Essential Quotes by Theme: Identity
Essential Passage 1: Chapter 1
…I remember well when the shadow swept across me. I was a little thing, away up in the hills of New England, where the dark Housatonic winds between Hoosac and Taghkanic to the sea. In a wee wooden schoolhouse, something put it into the boys’ and girls’ heads to buy gorgeous visiting-cards—ten cents a package—and exchange. The exchange was merry, till one girl, a tall newcomer, refused my card,--refused it peremptorily, with a glance. Then it dawned upon me with a certain suddenness that I was different from the others or like mayhap, in heart and life and longing, but shut from their world by a vast veil. I had thereafter no desire to tear down that veil, to creep though; I held all beyond it in common contempt, and lived above it in a region of blue sky and great wandering shadows. That sky was bluest when I could beat my mates at examination time, or beat them at a footrace, or even beat their stringy heads. Alas, with the years all this fine contempt began to fade; for the worlds I long for, and all their dazzling opportunities, were theirs, not mine.
Du Bois reminisces about his childhood in Massachusetts. Having been born in the North, Du Bois has not experienced the kind of racism that was prevalent in the South at that time. At an integrated school, he encounters his first experience of discrimination. The children had purchased small calling cards (such as adults left at homes they visited) which they could exchange with each other. In trying to exchange cards with one of the white girls, Du Bois is rebuffed when she refuses his card. It was at that moment that he first felt his “differentness” due to his skin color. Without a word, Du Bois accepted it, but built up a resentment against his white classmates that developed into a deep competitiveness with them. His pride was built on his achievements, whether scholastic, athletic, or social. It was a mark of his contempt for those who held him in contempt, He had thus experienced the Veil, as he terms it, that separated the white from the black world. The tearing down of this Veil would be his lifelong goal.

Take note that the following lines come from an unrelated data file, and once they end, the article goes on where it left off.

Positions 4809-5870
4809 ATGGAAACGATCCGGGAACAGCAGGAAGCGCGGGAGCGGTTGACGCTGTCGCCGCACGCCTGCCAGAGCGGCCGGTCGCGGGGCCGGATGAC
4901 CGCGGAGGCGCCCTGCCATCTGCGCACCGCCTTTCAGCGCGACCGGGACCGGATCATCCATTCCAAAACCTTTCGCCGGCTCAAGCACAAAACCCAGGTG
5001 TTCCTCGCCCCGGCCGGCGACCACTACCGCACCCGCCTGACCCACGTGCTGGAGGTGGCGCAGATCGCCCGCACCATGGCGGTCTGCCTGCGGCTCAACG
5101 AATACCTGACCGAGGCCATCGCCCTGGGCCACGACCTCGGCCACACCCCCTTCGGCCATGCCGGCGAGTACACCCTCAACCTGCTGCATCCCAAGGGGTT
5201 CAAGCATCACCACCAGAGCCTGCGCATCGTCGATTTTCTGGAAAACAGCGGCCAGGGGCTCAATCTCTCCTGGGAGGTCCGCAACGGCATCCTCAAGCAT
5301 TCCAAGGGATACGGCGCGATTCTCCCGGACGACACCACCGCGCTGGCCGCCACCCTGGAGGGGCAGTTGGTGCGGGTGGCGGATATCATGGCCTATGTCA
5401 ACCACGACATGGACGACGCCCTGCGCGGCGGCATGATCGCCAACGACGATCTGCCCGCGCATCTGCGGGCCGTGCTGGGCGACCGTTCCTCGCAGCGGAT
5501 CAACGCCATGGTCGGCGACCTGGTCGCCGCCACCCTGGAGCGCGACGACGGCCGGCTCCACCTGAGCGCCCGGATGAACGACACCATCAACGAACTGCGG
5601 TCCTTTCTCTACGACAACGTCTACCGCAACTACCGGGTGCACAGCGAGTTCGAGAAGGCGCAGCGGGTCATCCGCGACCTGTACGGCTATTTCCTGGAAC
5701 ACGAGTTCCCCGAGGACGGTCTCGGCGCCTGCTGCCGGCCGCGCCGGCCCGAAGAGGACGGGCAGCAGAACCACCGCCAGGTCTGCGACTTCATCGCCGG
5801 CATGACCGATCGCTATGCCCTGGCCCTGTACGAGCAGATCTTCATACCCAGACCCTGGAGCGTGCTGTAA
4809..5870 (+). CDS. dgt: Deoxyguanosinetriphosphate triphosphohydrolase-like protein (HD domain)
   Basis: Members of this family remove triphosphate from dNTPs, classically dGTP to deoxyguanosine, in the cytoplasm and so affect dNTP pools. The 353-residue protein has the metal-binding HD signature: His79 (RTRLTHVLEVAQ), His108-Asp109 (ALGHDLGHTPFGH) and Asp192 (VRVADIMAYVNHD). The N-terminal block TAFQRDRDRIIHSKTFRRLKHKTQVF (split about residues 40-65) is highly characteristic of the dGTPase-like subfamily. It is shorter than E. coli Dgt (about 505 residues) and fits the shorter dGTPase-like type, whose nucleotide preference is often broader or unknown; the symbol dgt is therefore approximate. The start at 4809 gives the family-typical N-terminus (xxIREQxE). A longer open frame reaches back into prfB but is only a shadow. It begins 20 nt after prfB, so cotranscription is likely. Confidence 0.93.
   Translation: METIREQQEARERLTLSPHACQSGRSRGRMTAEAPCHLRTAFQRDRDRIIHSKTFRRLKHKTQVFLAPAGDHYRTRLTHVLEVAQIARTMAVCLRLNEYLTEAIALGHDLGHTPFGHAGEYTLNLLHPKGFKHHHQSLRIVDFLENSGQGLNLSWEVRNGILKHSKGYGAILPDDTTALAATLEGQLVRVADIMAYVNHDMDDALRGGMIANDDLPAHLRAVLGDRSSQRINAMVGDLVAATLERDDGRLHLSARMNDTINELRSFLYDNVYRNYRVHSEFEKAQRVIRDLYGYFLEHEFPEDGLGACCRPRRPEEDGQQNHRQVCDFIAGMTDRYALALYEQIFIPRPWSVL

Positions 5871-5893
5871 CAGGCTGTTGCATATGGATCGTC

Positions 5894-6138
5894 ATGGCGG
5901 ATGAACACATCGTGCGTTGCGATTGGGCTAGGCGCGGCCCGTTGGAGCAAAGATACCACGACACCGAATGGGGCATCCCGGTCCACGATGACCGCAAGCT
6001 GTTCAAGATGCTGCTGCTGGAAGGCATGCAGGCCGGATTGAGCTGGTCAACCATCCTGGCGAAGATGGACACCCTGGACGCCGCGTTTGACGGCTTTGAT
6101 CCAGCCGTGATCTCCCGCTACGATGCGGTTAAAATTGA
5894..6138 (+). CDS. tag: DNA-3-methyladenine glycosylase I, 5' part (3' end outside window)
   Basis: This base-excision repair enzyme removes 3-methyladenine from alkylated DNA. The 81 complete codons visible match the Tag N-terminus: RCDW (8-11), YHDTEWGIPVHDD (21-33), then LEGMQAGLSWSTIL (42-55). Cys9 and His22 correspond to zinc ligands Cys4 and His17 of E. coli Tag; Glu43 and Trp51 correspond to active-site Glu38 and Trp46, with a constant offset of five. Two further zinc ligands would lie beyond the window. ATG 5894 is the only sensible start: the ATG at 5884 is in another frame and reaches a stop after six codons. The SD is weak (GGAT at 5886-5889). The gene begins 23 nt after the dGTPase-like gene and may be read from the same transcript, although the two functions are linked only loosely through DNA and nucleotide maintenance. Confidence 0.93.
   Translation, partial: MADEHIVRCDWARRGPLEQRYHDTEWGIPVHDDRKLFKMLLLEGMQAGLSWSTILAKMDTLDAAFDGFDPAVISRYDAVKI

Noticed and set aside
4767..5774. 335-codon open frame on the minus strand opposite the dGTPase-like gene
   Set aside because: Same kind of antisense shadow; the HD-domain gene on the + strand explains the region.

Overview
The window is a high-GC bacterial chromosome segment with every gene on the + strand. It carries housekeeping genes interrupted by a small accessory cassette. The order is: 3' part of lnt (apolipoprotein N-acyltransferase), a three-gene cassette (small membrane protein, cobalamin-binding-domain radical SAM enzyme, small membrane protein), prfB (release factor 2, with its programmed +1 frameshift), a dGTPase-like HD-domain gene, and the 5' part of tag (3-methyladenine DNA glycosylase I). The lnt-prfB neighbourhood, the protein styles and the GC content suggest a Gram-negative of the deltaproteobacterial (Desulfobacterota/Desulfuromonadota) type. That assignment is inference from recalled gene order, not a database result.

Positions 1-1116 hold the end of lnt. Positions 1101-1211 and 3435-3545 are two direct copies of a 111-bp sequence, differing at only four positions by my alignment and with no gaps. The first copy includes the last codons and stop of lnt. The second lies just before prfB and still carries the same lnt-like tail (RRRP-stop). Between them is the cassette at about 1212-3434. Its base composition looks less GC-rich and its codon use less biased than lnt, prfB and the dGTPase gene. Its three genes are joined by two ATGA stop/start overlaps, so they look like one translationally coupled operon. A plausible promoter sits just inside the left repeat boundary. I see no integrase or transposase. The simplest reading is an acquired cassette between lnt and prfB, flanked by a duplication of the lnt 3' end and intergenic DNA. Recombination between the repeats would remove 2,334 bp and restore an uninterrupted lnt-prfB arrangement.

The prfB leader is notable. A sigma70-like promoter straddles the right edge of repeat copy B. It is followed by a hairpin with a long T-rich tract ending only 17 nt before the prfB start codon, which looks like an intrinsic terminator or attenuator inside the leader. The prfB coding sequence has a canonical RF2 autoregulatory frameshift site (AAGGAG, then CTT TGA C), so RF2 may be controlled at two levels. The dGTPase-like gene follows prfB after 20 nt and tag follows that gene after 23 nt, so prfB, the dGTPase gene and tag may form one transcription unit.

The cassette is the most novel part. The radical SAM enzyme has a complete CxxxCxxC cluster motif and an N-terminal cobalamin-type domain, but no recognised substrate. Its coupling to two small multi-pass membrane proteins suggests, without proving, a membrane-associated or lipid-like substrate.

Essential Passage 2: Chapter 6
I sit with Shakespeare and he winces not. Across the color-line I move arm in arm with Balzac and Dumas, where smiling men and welcoming women glide in gilded halls. From out of the caves of evening that swing between the strong-limbed earth and the tracery of the stars, I summon Aristotle and Aurelius and what soul I will, and they come all graciously with no scorn nor condescension. So, wed with Truth, I dwell above the Veil. Is this the life you long to change into the dull red hideousness of Georgia? Are you so afraid lest peering from this high Pisgah, between Philistine and Amalekite, we sight the Promised Land?
Du Bois, as a member of the generation of African-Americans born after the Civil War, and thus after slavery, has been educated in the environment in which schools for the black race were just coming into being. The nature of those schools, providing teaching for both children and adults as former slaves and their offspring acquire the skills and learning necessary to be a viable force in the economy as well as in society, were trying to find their focus. Those like Booker T. Washington, founder of Tuskegee Institute, focused on the practical arts, training men for jobs in factories and farms of their own. Du Bois, however, decried the neglect of the liberal arts, that would feed the minds of those who had so long been deprived of the culture of the Western Civilization. It is only by this, he argues, that the African-Americans can gain the social regeneration that will lead to integration. Du Bois also notes that it is in the company of the great writers and thinkers of the past that he can transcend the limitations of his ethnically-oppressed heritage. He yearns for more than just common labor for the black race and longs for their opportunity to ponder great...
(The entire section is 1,455 words.)